Federal agencies issue thousands of regulations annually to address such national goals as public health and safety. Retrospective analysis can help agencies evaluate how existing regulations work in practice. GAO was asked to provide insights on agencies' retrospective analyses. This report identifies for selected agencies (1) the results and anticipated outcomes of retrospective analyses agencies completed, (2) strategies, practices, or factors that affected agencies' ability to implement these analyses, and (3) the extent to which agencies are incorporating the analyses into processes for measuring and achieving agency priority goals. Applying criteria from executive orders, GPRAMA, and related guidance, GAO analyzed documents from 22 executive agencies and 2 independent regulatory agencies that prepared final retrospective review plans. These agencies issued more than 96 percent of all final rules published between 2011 and 2013. GAO also obtained agency officials' views through questionnaires and a roundtable of 9 agencies selected primarily on numbers of completed analyses. The officials' views are not generalizable to all agencies. GAO also interviewed OMB staff.
GAO recommends that OMB work with agencies to improve reporting on results of retrospective analyses and strengthen links between those analyses and agencies' performance goals by considering APGs when planning retrospective analyses, among other actions. OMB staff generally agreed with the recommendations in this report.
Recommendations for Executive Action
|Office of Management and Budget||To improve agencies' retrospective regulatory review processes and reporting, and strengthen linkages between retrospective reviews and agency performance management, the Director of the Office of Management and Budget should direct the Administrator of the Office of Information and Regulatory Affairs to work with regulatory agencies to implement existing guidance, and update guidance where needed, to improve the reporting of outcomes in their retrospective regulatory review plans by taking actions such as: (1) publishing a link to updated plans, which list recent results and anticipated outcomes, on the White House website; (2) submitting evidence that agencies listed updates of their plans on their "Open Government" web pages; (3) providing more comprehensive information on completed reviews in agencies' most recent plans and progress reports by (a) ensuring the most recent published plan contains a complete accounting of all completed reviews rather than expecting readers to review multiple plans, and (b) including the supporting analysis and data for results by listing a link or citation to the related documentation.|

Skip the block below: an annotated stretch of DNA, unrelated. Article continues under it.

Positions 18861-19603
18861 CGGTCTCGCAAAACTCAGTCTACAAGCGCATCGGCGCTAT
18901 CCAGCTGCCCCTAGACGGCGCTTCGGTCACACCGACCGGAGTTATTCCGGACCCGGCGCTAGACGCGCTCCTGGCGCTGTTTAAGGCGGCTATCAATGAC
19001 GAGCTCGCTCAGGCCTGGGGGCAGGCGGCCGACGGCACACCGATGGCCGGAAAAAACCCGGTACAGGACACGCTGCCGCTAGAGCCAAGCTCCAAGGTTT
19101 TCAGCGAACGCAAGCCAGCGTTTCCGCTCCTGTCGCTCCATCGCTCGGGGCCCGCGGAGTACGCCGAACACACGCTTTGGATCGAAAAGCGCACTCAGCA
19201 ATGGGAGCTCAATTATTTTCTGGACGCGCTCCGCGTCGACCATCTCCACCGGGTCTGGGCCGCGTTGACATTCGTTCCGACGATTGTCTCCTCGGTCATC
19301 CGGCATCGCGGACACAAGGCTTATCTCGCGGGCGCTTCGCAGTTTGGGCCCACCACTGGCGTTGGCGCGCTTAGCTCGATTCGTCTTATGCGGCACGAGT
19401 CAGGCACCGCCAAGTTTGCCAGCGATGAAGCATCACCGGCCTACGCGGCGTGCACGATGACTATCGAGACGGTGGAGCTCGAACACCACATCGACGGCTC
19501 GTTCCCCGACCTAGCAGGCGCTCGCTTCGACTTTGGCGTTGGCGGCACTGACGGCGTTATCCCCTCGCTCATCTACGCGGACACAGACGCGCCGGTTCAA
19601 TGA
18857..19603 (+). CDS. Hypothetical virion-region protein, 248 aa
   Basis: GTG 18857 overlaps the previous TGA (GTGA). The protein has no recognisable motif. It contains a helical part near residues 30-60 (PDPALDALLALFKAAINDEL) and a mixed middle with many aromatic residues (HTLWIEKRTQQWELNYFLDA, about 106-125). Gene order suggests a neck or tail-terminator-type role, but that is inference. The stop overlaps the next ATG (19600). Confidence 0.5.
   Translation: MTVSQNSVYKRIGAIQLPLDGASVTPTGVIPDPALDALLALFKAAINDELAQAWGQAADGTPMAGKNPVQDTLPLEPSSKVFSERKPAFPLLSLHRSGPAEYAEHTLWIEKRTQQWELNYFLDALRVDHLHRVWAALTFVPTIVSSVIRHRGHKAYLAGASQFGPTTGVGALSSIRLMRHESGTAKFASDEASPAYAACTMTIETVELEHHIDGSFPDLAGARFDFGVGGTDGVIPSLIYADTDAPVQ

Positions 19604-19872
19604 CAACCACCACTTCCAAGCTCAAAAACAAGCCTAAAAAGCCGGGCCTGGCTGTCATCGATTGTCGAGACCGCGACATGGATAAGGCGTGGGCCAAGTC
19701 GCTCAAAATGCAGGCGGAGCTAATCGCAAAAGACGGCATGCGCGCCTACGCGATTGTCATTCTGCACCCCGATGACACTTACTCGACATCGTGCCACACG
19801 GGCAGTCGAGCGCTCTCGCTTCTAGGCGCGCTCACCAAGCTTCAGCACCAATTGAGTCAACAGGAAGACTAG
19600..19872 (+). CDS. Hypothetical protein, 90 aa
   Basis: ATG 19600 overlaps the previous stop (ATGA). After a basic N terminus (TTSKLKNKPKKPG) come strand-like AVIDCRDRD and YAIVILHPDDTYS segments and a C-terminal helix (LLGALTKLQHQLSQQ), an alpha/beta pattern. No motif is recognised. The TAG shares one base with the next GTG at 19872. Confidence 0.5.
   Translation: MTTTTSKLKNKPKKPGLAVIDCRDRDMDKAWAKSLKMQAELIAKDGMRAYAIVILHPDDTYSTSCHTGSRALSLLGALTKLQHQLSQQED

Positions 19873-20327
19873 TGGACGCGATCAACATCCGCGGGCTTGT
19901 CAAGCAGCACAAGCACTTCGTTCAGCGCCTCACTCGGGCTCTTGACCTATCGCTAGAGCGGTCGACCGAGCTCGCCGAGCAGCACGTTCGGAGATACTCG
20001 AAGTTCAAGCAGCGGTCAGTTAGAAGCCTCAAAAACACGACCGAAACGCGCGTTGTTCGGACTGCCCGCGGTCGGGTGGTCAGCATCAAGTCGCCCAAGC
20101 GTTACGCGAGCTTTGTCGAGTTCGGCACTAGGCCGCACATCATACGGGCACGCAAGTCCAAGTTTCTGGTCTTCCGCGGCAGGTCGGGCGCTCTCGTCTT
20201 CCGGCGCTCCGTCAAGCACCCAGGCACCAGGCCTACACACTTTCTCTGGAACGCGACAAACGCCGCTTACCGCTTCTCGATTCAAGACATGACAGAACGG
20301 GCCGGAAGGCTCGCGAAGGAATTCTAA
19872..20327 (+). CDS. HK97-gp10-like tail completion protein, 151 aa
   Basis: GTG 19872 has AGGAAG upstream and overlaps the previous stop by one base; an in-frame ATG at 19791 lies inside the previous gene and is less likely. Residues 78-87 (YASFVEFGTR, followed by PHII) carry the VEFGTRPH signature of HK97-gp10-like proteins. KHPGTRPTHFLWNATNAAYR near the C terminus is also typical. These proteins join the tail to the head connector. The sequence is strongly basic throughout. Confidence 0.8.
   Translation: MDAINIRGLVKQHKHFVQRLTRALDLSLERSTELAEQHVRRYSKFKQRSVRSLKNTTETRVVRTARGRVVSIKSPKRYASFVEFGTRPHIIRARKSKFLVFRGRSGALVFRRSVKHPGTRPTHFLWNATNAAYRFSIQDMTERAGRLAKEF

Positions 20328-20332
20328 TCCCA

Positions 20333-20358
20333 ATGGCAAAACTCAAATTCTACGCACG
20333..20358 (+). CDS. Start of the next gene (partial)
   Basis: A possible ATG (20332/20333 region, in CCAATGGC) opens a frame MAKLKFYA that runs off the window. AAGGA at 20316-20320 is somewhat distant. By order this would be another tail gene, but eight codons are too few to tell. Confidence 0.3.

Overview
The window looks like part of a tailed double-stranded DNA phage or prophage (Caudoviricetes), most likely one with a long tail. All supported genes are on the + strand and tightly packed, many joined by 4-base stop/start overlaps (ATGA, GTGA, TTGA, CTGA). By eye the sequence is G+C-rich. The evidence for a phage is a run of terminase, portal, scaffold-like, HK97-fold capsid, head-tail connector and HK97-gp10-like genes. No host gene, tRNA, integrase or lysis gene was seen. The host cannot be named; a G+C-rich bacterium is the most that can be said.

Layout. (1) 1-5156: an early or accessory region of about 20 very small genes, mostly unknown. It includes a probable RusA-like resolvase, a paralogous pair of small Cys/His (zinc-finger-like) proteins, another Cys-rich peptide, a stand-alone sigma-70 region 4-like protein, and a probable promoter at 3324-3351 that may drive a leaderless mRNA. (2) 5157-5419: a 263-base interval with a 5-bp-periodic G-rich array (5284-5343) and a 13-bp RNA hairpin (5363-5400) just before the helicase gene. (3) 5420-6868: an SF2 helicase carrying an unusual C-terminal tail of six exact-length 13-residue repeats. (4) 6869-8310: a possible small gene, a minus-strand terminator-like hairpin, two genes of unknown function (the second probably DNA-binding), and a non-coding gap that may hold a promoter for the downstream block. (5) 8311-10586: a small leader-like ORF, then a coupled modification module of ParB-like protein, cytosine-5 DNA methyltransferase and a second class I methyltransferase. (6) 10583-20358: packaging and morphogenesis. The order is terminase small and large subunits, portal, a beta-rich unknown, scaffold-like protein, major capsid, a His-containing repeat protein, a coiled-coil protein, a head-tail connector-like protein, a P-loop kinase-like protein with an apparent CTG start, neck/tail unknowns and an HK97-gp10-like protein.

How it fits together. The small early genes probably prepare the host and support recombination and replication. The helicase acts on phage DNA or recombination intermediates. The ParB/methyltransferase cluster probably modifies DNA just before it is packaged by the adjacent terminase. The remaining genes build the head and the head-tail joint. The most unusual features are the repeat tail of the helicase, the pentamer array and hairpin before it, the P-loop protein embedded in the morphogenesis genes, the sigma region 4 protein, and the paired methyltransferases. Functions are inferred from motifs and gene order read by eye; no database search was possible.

|Office of Management and Budget||
Priority Rec.To improve agencies' retrospective regulatory review processes and reporting, and strengthen linkages between retrospective reviews and agency performance management, the Director of the Office of Management and Budget should direct the Administrator of the Office of Information and Regulatory Affairs to ensure that the contributions made by regulations toward the achievement of APGs are properly considered and improve how retrospective regulatory reviews can be used to help inform assessments of progress toward these APGs by directing in guidance that agencies take such actions as: (1) identifying whether a regulation contributes to an APG expected to be reviewed by management as one of the criteria for prioritizing retrospective analyses and for the timing of these analyses; and (2) once an agency prioritizes a retrospective analysis based, in part, on its support of an APG, improving the usefulness of that analysis by examining regulations that collectively contribute to the goal in the scope of the review as appropriate.
|Office of Management and Budget||To improve agencies' retrospective regulatory review processes and reporting, and strengthen linkages between retrospective reviews and agency performance management, the Director of the Office of Management and Budget should direct the Administrator of the Office of Information and Regulatory Affairs to ensure that the Office of Information and Regulatory Affairs, as part of its oversight role, monitor the extent to which agencies have implemented the guidance on retrospective regulatory review requirements outlined in the related executive orders and confirm that agencies have identified how they will assess the performance of regulations in the future.|